The lateral margins are the spaces between each edge of the image transferred to and developed on the substrate and each adjacent edge of the substrate that is substantially parallel to the process direction. The process margins are the spaces between each edge of the image transferred to and developed on the substrate and each adjacent edge of the substrate that is substantially perpendicular to the process direction. It should be noted that, in many xerographic image-forming devices, each image is exposed successively by one or more raster output scanner imagers. Each raster output scanner has a start of scan (SOS) sensor and an end of scan (EOS) sensor. The SOS and EOS sensors, along with the delay before the first pixel is imaged after the start of scan occurs, and the associated timing of when the start of scan occurs, establish the lateral and process margins of a latent image which is to be developed and transferred to a substrate.

The term “reproduction apparatus” or “printer” as alternatively used herein broadly encompasses various printers, copiers or multifunction machines or systems, xerographic or otherwise, unless otherwise indicated or defined in a claim. The term “sheet” herein refers to a usually flimsy physical sheet of paper, plastic, or other suitable physical substrate for images, whether precut or web fed. A “copy sheet” may be abbreviated as a “copy” or called a “hardcopy”. A “print job” is normally a set of related sheets, usually one or more collated copy sets copied from a set of original document sheets or electronic document page images, from a particular user, or otherwise related.

As to specific components of the subject apparatus or methods, or alternatives therefor, it will be appreciated that, as is normally the case, some such components are known per se in other apparatus or applications that may be additionally or alternatively used herein, including those from art cited herein. All references cited in this specification, and their references, are incorporated by reference herein where appropriate for teachings of additional or alternative details, features, or technical background. What is well known to those skilled in the art need not be described herein.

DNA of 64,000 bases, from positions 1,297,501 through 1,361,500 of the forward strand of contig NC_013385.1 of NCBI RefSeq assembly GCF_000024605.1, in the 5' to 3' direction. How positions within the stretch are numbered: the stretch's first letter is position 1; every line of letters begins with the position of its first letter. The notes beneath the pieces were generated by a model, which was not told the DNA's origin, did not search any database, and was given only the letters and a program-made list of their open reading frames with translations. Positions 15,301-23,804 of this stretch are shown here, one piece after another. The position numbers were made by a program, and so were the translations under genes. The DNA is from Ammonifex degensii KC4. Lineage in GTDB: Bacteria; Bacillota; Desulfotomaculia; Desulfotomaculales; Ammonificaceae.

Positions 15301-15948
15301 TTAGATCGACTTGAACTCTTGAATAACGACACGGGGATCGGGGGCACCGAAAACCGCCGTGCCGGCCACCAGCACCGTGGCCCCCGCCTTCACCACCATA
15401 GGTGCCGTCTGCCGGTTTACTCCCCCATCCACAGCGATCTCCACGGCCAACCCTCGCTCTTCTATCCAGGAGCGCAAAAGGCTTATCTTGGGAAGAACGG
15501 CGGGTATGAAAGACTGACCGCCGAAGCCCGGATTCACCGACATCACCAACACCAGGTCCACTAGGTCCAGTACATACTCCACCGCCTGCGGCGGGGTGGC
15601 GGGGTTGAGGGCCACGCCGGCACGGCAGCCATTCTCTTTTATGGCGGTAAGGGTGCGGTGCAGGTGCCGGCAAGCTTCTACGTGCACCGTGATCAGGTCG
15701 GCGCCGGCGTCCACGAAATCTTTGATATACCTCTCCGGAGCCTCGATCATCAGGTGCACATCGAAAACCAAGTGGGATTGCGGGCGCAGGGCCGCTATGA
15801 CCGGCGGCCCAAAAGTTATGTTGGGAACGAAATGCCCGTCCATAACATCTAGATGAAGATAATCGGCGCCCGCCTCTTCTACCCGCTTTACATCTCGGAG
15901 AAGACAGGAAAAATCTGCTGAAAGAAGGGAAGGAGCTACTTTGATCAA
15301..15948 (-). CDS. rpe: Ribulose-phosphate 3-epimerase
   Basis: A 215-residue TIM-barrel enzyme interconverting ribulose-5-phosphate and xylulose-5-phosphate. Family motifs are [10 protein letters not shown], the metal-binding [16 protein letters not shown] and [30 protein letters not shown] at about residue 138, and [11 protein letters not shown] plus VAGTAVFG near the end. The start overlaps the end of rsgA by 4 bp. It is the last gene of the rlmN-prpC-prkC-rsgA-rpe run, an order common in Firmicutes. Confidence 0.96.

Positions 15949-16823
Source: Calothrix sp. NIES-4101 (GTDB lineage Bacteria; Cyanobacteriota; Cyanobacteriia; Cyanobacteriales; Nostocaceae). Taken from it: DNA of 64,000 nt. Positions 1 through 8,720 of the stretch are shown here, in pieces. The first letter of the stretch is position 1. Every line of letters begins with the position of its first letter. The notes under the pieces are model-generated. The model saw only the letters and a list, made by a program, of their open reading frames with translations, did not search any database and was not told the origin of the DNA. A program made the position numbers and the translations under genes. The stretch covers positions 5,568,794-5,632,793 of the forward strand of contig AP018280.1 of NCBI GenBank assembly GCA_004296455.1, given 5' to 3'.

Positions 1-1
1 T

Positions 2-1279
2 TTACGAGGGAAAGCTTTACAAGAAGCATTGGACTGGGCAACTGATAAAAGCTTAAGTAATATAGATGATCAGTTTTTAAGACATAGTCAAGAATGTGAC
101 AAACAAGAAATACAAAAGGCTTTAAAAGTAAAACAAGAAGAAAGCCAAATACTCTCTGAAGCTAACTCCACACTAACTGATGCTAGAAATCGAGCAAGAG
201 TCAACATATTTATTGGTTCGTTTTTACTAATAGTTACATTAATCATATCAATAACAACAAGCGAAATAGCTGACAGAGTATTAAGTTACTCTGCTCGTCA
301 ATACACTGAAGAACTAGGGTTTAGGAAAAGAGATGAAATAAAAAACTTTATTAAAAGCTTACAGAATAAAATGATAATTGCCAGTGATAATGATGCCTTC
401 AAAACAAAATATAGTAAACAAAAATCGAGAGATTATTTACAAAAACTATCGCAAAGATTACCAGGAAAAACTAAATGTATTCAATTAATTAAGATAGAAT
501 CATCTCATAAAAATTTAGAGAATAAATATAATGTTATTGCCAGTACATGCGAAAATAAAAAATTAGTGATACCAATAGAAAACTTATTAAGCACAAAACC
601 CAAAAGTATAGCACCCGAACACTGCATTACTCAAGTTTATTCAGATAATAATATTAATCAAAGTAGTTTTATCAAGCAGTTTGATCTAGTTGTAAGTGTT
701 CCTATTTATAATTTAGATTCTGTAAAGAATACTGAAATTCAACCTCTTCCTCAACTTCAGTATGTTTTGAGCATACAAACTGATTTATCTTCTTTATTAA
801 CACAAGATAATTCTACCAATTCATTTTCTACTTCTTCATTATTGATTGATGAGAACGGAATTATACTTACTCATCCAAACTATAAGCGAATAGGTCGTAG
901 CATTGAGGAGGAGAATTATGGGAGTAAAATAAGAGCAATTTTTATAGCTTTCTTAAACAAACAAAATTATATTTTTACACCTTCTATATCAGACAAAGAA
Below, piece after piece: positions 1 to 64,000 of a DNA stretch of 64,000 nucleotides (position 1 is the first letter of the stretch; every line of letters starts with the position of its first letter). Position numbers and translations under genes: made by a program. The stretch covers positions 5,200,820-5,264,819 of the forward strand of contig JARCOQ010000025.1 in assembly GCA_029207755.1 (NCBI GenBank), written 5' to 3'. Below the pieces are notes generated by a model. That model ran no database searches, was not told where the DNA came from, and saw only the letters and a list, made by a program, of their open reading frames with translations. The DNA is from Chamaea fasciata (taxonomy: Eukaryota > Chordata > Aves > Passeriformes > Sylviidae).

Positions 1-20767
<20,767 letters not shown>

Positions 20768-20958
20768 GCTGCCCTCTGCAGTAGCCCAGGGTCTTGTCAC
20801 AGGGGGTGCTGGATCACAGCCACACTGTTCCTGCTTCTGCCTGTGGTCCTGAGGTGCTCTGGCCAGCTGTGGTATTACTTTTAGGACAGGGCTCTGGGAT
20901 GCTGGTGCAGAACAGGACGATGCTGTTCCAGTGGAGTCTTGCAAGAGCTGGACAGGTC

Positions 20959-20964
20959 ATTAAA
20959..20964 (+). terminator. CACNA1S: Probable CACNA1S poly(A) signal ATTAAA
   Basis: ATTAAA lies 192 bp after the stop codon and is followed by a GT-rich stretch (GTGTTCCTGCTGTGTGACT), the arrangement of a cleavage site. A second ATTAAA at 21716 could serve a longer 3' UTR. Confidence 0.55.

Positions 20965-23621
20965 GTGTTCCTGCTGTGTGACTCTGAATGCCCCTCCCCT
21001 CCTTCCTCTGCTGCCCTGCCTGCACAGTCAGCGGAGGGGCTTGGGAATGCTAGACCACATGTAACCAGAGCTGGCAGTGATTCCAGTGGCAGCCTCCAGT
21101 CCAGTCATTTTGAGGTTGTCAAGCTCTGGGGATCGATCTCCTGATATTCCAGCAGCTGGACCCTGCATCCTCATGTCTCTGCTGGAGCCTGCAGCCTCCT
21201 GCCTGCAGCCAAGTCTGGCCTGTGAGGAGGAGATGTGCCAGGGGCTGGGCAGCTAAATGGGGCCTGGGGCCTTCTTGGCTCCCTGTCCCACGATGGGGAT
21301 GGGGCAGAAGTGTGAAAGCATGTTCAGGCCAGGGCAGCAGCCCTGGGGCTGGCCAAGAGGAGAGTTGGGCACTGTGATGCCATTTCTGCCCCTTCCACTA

Embodiments include a method for repositioning a mark on a belt after an image on paper registration process, which includes printing a test pattern, measuring at least one test pattern parameter, detecting a mark on a belt and detecting at least one imaging error associated therewith, using the at least one test pattern parameter and the at least one imaging error to determine the lateral distance required to shift a particular image to a desired location on the belt, and shifting the image to the desired location.

The embodiments will be described in detail herein with reference to the following figures in which like reference numerals denote like elements and wherein:

FIG. 1 is a schematic frontal view of one example of a reproduction system for incorporating one example of the subject registration system, in this case, a color-on-color xerographic printer.

FIG. 2 is a simplified schematic perspective view of part of the embodiment of FIG. 1 for better illustrating exemplary sequential ROS generation of plural color latent images and associated exemplary latent image registration marks for MOB sensing (with development stations, etc., removed for illustrative clarity).

FIG. 3 is a top view of a sheet on which a registration test pattern has been printed.

FIG. 4 is a top view of the upper portion of the sheet of FIG. 3 with images of the target locations the upper cross hairs superimposed on the image.

FIG. 5 is a schematic representation of a photoreceptor with MOB registration marks thereon.